How did you find your cast? The two leads and the teacher were outstanding in their roles.

We auditioned our cast for their roles and we picked the ones that we think could convey emotions without any dialogue since there are parts in our film that require more facial expression than dialogue. We were surprised at how our two leads had such chemistry on and off screen that we let them invent their own secret handshake which eventually made it to our film. There were a lot of people who auditioned but we carefully chose those who looked more believable as public high school students with personality and wit and I’m glad that our cast fit the bill. 


How did you get so many actors together for the school scene, or was this in collaboration with a real school? 

One of our crew members has a sister that studies in the school that we used for our film. We really scoured Metro Manila for a school that had personality and we’re glad that we found San Jose National High School in Antipolo City. The school administrators were very nice to let us shoot our film in their premises and they even let us borrow some of the students from their theater club as extras for scenes that require a lot of student extras. The biggest challenge with shooting the film was that we chose to shoot it on a regular day of classes because we didn’t want the school to feel empty during scenes where we want people on the background. It was hard to shoot it though since we can’t control the noise and the students that pass through our cameras. There were scenes where we had to completely change the location just to move away from the noise. Our opening scene where our two leads punched each other in the face was originally planned to be shot inside a covered basketball court but during filming we weren’t informed that there were students scheduled to practice for their cheerdance competition so we opted to shoot it at the staircase. It was a complete mess but thankfully we still succeeded.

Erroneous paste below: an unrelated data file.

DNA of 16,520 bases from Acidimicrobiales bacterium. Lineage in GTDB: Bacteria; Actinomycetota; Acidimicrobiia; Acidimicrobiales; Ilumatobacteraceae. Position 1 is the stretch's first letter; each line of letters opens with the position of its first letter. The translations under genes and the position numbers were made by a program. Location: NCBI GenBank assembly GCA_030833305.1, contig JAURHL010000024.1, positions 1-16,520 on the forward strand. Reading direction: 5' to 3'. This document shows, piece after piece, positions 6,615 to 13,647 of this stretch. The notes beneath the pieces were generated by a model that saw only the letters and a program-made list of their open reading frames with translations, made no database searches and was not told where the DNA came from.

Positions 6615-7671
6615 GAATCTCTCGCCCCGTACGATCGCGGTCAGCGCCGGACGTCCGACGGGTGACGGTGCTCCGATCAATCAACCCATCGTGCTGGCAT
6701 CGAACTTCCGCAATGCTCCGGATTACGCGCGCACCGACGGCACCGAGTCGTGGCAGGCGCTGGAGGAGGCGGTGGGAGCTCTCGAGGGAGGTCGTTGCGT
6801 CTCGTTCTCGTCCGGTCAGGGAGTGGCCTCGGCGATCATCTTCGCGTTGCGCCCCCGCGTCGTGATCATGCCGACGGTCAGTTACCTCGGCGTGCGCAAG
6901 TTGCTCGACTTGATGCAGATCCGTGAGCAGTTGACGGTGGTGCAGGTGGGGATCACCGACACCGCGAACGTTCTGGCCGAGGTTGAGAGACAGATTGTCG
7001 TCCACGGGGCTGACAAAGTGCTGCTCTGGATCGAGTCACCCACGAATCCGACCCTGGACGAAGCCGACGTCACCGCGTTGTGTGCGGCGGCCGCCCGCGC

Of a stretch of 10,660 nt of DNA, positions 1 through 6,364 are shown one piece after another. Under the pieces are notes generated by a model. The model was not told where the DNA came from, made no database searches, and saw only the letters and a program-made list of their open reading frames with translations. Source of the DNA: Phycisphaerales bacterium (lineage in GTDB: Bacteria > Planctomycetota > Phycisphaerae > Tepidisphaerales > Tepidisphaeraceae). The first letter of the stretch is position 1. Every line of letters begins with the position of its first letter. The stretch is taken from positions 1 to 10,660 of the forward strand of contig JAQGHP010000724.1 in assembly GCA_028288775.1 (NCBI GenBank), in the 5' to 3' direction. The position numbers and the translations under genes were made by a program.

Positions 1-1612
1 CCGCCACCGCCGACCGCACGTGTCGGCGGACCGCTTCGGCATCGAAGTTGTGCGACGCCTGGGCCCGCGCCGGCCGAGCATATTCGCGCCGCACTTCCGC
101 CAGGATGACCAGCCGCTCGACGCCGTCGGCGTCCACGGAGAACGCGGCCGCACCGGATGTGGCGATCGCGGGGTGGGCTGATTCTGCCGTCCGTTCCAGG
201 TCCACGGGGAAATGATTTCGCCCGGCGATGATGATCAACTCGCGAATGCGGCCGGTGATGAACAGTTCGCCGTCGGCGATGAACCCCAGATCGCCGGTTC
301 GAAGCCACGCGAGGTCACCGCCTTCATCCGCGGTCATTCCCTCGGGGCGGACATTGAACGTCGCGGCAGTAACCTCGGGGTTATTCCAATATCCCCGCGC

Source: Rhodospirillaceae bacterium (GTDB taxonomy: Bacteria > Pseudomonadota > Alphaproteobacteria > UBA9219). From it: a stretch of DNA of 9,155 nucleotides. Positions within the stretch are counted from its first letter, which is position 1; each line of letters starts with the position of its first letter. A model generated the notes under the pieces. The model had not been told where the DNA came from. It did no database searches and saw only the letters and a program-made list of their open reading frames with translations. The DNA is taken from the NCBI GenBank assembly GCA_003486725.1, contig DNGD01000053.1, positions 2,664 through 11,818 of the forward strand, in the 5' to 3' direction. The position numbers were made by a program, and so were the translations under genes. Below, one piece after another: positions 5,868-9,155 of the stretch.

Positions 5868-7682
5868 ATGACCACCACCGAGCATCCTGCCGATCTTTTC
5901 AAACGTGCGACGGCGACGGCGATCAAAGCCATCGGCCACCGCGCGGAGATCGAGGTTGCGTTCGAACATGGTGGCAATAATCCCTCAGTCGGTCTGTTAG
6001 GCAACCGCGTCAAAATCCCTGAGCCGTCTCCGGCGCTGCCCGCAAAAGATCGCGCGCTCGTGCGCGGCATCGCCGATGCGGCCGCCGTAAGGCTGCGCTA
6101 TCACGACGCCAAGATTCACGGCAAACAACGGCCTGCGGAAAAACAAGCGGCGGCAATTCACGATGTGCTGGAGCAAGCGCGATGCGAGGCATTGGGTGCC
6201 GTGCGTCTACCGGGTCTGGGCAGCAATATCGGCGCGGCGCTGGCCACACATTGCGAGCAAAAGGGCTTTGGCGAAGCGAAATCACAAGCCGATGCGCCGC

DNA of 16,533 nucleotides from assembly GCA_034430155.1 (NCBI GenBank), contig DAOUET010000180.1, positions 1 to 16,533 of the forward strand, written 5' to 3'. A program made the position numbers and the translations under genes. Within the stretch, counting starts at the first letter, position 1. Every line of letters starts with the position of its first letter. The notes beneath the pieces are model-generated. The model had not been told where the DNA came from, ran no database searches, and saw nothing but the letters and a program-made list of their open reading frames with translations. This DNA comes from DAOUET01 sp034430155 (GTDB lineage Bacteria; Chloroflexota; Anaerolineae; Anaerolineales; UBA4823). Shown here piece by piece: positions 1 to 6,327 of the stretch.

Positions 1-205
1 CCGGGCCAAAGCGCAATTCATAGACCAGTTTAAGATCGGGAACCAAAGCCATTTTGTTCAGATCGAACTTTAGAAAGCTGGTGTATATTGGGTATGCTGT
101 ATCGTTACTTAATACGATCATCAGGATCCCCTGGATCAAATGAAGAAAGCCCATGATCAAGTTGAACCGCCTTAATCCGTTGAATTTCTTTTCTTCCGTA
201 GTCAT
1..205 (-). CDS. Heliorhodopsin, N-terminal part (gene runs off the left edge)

Please share with us how you worked with your actors to get the performances that you wanted. 

We discussed with our actors how friendship was an important aspect of the film and how having that chemistry would help sell the care of the characters with each other. Bryan Bacalso (Omar) and Jemuel Satumba (Joedel) our two leads had the opportunity to bond before and during our shooting schedules so they were able to work comfortable on screen. Bryan Bacalso is actually a first time actor and we were so impressed by his audtion that he became our first pick. He delivered the character who was a struggling student but had wit to life. This is actually my first time handling paid actors. Before this we were just shooting films that involved us as the actors or relatives of ours for our short films. This put so much pressure on me because it’s the first time I have to manage and make do of the time that we have for the shoot compared to having actors that you know where you can just redo and shoot scenes that last a whole afternoon. We have developed a friendship with our actors even after we screened our film. I think that what’s nice about the whole experience of meeting and collaborating with these talented and creative people is that you develop a sense of kinship with them too and that is also one of the core themes of our short film.

Heist won Audience Choice Award for Short Feature at Cinemalaya 2019.

Interview by Jeremy Sing

Julius Renomeron Jr. is a graduate of AB Communication Arts in the University of Santo Tomas last June 2019. He is passionate with the intersections of design, technology, and filmmaking. He is a freelance graphic designer and video editor.